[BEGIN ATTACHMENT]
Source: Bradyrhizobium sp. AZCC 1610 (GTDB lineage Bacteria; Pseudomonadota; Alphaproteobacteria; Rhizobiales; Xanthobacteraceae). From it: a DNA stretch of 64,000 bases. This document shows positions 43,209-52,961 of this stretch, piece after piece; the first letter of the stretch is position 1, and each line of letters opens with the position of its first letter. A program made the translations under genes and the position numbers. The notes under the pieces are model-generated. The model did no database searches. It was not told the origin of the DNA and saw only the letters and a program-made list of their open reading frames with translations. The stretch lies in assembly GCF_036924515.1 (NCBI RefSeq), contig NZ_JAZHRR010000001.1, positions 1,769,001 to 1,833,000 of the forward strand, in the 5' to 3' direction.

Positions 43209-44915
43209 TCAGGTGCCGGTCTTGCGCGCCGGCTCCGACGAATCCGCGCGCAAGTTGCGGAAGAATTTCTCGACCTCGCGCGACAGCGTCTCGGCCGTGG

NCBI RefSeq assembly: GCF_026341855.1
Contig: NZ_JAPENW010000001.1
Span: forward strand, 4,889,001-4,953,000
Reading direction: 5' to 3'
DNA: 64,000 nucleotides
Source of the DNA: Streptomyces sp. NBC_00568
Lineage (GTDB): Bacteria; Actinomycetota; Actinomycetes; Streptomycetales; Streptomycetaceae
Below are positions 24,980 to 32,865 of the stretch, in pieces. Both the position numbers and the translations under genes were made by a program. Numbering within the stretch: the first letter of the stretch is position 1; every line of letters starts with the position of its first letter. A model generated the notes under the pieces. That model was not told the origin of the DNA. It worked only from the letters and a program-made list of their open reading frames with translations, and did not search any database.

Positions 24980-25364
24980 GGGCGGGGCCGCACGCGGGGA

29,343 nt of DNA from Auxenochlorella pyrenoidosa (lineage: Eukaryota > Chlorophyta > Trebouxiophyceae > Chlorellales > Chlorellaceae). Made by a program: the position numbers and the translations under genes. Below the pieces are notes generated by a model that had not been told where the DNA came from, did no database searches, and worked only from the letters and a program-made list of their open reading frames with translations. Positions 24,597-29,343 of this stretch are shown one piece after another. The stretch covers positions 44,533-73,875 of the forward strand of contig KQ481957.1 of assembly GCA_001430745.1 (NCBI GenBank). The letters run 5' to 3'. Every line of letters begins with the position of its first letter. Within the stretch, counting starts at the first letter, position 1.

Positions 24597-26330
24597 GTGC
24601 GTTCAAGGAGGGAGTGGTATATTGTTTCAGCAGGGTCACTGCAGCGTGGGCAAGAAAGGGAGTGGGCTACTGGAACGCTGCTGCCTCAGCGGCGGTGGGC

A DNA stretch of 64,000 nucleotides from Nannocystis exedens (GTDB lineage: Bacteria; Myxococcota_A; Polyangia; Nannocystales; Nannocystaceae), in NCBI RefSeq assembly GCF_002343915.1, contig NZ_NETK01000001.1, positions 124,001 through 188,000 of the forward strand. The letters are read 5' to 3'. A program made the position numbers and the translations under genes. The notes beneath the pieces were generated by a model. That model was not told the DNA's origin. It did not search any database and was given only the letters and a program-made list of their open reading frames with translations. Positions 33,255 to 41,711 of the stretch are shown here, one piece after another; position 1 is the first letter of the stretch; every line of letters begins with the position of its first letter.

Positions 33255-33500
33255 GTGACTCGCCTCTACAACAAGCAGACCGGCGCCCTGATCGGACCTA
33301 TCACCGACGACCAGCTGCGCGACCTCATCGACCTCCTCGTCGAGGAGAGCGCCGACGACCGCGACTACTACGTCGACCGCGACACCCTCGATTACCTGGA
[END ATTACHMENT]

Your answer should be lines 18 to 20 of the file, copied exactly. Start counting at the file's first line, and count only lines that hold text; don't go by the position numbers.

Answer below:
A DNA stretch of 64,000 nucleotides from Nannocystis exedens (GTDB lineage: Bacteria; Myxococcota_A; Polyangia; Nannocystales; Nannocystaceae), in NCBI RefSeq assembly GCF_002343915.1, contig NZ_NETK01000001.1, positions 124,001 through 188,000 of the forward strand. The letters are read 5' to 3'. A program made the position numbers and the translations under genes. The notes beneath the pieces were generated by a model. That model was not told the DNA's origin. It did not search any database and was given only the letters and a program-made list of their open reading frames with translations. Positions 33,255 to 41,711 of the stretch are shown here, one piece after another; position 1 is the first letter of the stretch; every line of letters begins with the position of its first letter.

Positions 33255-33500
33255 GTGACTCGCCTCTACAACAAGCAGACCGGCGCCCTGATCGGACCTA